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Judaism and Other Religions: Models of Understanding Hardcover – March 2, 2010
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"This wide-ranging but carefully organized collection of Jewish thought about other religions constitutes an indispensible resource for Jews and non-Jews engaged in interreligious relations today and for Jews seeking to develop a text-based contemporary Jewish theology of religions for our global world. Brill accompanies his lucid presentations of each approach with insightful critiques that will help guide their contemporary applications." - Ruth Langer, Associate Professor of Jewish Studies, Theology Department Associate Director, Center for Christian-Jewish Learning, Boston College, USA
"Serious Jewish engagement with other religions has substantially deepened and widened in recent years, both stimulating and responding to an increasing interest in Judaism from within the other world religions. Brill's book provides essential access to the classical sources within the Jewish tradition relevant to this encounter." - Rabbi Dr. David Rosen, International Director of Interreligious Affairs, AJC, USA
"This is an excellent work: reflective, engaging, well-written, and perhaps most important - timely. Brill knows both the theoretical foundations for interreligious dialogue and rabbinic approaches to 'other religions.' It is a fine piece of scholarship, and it is also creative in bringing together three fields of discourse in a way they have not before been aligned. It blends both traditional and modern thinking about interreligious dialogue, and it analyzes these materials convincingly." - Nathan Katz, Professor of Religious Studies, Florida International University, USA
"Brill has done a notable, indeed a remarkable, service in this book, primarily for his fellow Jewish believers and theologians but also for Christians, Muslims, and others engaged in interreligious dialogue. He has admirably carried out the formidable task he assigned himself to take the necessary first step of gathering the abundant sources for a Jewish theology of religions. But he has also made clear some of the next steps that those sources make possible, or even demand." - Paul Knitter, Paul Tillich Professor of Theology, World Religions and Culture, Union Theological Seminary, USA
"An important book both in terms of scholarship and vision, Judaism and Other Religions surveys Judaism's wide-ranging attitude toward other faiths as well as non-Jews in general. While an important piece of scholarship, the book is not merely an academic exercise. Brill recognizes the difficulties in many traditional sources (some of them extremely disturbing) that conflict with the ethics and reality of 21st century Judaism. Rather than sweep these passages under the rug, Brill outlines strategies for Jews who want to remain true to traditional sources while interacting with the other 99.75% of the world. Brill's writing is concise and clear." - Daniel Scheide, Association of Jewish Libraries Book Review, USA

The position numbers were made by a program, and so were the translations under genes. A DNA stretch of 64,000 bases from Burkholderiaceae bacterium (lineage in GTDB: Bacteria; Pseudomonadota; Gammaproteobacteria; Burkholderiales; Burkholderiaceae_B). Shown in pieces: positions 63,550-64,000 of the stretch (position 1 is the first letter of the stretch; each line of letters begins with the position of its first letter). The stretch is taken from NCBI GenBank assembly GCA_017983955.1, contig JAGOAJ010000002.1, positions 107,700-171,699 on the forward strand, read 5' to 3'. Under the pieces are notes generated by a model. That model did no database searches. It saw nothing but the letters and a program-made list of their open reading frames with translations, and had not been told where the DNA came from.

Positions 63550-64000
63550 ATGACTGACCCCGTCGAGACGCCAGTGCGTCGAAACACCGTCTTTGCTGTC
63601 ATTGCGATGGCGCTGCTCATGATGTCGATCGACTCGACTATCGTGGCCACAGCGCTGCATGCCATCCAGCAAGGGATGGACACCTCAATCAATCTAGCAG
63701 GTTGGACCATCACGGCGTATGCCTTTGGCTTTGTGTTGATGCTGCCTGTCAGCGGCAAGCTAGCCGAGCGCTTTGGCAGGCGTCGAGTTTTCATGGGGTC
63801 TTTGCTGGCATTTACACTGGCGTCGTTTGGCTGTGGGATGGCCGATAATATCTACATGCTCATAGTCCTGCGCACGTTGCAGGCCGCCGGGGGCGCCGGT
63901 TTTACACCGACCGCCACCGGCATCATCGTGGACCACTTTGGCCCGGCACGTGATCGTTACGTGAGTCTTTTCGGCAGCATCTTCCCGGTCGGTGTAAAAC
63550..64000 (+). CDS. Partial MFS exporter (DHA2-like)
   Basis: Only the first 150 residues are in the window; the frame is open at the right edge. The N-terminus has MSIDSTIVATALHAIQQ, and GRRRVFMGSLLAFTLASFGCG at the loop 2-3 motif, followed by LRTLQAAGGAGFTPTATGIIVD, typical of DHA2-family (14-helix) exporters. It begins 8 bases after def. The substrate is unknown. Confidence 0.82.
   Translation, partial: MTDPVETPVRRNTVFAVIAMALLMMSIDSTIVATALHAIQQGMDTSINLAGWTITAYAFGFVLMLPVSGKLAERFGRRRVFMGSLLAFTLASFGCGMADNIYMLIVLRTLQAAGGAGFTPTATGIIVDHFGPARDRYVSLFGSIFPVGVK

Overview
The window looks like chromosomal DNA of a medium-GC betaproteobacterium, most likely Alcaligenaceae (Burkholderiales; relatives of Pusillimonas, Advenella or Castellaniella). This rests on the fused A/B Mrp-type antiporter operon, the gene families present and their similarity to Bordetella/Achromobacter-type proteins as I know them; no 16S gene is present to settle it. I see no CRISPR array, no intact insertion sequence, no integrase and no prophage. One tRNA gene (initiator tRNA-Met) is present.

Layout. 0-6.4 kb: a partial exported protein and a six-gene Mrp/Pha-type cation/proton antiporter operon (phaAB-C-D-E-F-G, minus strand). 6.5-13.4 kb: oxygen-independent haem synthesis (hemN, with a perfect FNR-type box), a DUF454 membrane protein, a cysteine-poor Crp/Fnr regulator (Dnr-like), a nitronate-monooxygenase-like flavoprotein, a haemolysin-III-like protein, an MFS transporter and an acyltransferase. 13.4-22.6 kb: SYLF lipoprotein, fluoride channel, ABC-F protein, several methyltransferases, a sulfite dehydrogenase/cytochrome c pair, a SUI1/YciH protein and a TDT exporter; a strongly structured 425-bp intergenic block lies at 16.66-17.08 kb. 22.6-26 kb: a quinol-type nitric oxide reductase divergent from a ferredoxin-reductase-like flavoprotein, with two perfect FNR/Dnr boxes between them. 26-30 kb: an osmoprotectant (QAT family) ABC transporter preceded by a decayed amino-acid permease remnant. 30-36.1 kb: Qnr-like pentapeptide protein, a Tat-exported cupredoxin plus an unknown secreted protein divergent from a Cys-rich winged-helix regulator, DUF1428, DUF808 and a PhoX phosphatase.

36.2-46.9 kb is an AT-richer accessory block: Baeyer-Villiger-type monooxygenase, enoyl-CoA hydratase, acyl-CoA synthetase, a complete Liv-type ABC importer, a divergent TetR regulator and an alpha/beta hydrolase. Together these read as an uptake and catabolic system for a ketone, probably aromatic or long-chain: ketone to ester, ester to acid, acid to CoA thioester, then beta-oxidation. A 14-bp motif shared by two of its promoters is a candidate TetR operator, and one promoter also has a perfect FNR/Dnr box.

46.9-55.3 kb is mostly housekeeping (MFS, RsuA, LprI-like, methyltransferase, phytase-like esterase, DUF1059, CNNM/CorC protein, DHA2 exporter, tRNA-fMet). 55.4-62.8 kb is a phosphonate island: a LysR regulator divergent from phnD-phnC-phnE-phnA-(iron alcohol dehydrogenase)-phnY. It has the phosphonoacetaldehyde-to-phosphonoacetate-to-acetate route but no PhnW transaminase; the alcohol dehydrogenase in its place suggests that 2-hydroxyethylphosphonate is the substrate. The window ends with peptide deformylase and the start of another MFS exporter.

"Dr, Brill makes his argument cogently, and promises to expand it in the forthcoming second volume of this book. I have only two reservations about this excellent work of scholarship and the point of view that it sets forth. My first is that it may be a bit too soon after the Holocaust for Jews to be able to recognize and respond to the transformation within Christianity that he says he sees. And the other is that I regret that this important book is so expensive that it will probably only be read by scholars in the field, when it ought to be a challenge and a stimulus to all Jews." - Rabbi Jack Riemer, Editor, Torah Fax
"It is exciting to see a book of Jewish philosophy go beyond the frameworks of Orthodox, Conservative, Reconstructionist, and Reform Judaism. This book is especially appropriate for students, teachers, and professors of Jewish thought and for any reader interested in interfaith matters." - Jewish Book Council
About the Author
Top Customer Reviews
But what exactly did Ben Zoma mean by `all people'? Did he truly mean all people (Jews and Gentiles); or was he referring rather to all `Jewish' people?
Perhaps the more pressing question is no longer what did Ben Zoma mean, but what did the Rabbis of the past and today's Rabbis, interpret this verse to mean? Might it be an act of exegetic gymnastics to suggest that this verse constitutes a Talmudic endorsement of interfaith dialogue? Enter Rabbi Alan Brill and his 2010 publication Judaism and Other Religions.
At first I was disappointed that there were comparatively sparse references concerning Hinduism and Buddhism, with the majority of discussions centering on Christianity and Islam; until I discovered that his very next publication (currently in press) builds upon this current work and extends out into discussions concerning Judaism and World Religions (which includes the `Eastern' religions).
Rabbi Brill currently holds the Cooperman/Ross endowed chair of Jewish-Christian Studies at Seton University's Department of Religion; a title that itself evokes interfaith dialogue and cooperation.
Brill's (2010) Judaism and Other Religions endeavours to make both audible and comprehensible the cacophony of authoritative/representative historical and modern Jewish voices clamouring to be heard on matters pertaining to attitudes towards, and relations with, other faiths. However, the book swiftly and definitively moves beyond debates concerning the `pros and cons' of dialogue and instead asserts the pressing need to articulate (as clearly as possible) a Jewish Theology of other religions.Read more ›